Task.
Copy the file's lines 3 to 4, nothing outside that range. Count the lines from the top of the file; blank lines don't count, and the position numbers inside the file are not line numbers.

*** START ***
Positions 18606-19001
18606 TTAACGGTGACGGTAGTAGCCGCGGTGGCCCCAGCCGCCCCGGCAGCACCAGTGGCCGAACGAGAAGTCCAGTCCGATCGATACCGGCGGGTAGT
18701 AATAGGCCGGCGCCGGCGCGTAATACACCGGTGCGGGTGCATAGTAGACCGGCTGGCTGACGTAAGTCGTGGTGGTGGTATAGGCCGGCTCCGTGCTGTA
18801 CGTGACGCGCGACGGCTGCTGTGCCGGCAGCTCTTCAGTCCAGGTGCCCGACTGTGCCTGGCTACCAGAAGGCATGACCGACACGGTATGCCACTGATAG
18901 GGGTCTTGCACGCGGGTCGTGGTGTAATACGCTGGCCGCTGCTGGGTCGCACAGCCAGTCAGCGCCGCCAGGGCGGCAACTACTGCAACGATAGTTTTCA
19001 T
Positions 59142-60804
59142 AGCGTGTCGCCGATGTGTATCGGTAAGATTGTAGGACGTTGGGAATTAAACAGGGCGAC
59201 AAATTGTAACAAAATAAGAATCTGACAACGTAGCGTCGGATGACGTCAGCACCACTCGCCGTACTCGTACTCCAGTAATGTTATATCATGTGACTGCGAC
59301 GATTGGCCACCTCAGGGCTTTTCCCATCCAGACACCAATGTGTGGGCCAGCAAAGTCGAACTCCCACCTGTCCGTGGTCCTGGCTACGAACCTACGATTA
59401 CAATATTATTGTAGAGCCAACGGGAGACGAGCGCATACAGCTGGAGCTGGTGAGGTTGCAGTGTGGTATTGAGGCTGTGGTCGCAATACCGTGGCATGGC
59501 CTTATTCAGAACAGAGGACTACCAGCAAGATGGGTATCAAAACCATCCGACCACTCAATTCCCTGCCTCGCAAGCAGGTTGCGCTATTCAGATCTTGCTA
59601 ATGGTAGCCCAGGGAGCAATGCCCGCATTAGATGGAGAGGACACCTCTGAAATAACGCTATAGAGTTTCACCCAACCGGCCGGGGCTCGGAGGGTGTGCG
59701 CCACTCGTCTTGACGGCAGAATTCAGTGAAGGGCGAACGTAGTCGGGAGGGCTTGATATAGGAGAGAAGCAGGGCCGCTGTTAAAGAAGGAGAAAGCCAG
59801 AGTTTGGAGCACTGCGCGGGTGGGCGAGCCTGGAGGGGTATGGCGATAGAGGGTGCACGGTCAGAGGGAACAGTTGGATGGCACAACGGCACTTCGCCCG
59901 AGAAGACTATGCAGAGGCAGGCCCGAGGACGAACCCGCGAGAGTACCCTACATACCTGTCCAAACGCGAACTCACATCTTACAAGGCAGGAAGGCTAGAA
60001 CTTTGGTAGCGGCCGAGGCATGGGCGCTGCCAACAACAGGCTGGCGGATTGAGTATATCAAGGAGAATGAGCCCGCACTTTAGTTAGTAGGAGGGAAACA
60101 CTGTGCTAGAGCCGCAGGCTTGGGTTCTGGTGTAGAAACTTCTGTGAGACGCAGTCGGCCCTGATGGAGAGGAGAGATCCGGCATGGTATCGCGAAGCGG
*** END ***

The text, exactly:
18701 AATAGGCCGGCGCCGGCGCGTAATACACCGGTGCGGGTGCATAGTAGACCGGCTGGCTGACGTAAGTCGTGGTGGTGGTATAGGCCGGCTCCGTGCTGTA
18801 CGTGACGCGCGACGGCTGCTGTGCCGGCAGCTCTTCAGTCCAGGTGCCCGACTGTGCCTGGCTACCAGAAGGCATGACCGACACGGTATGCCACTGATAG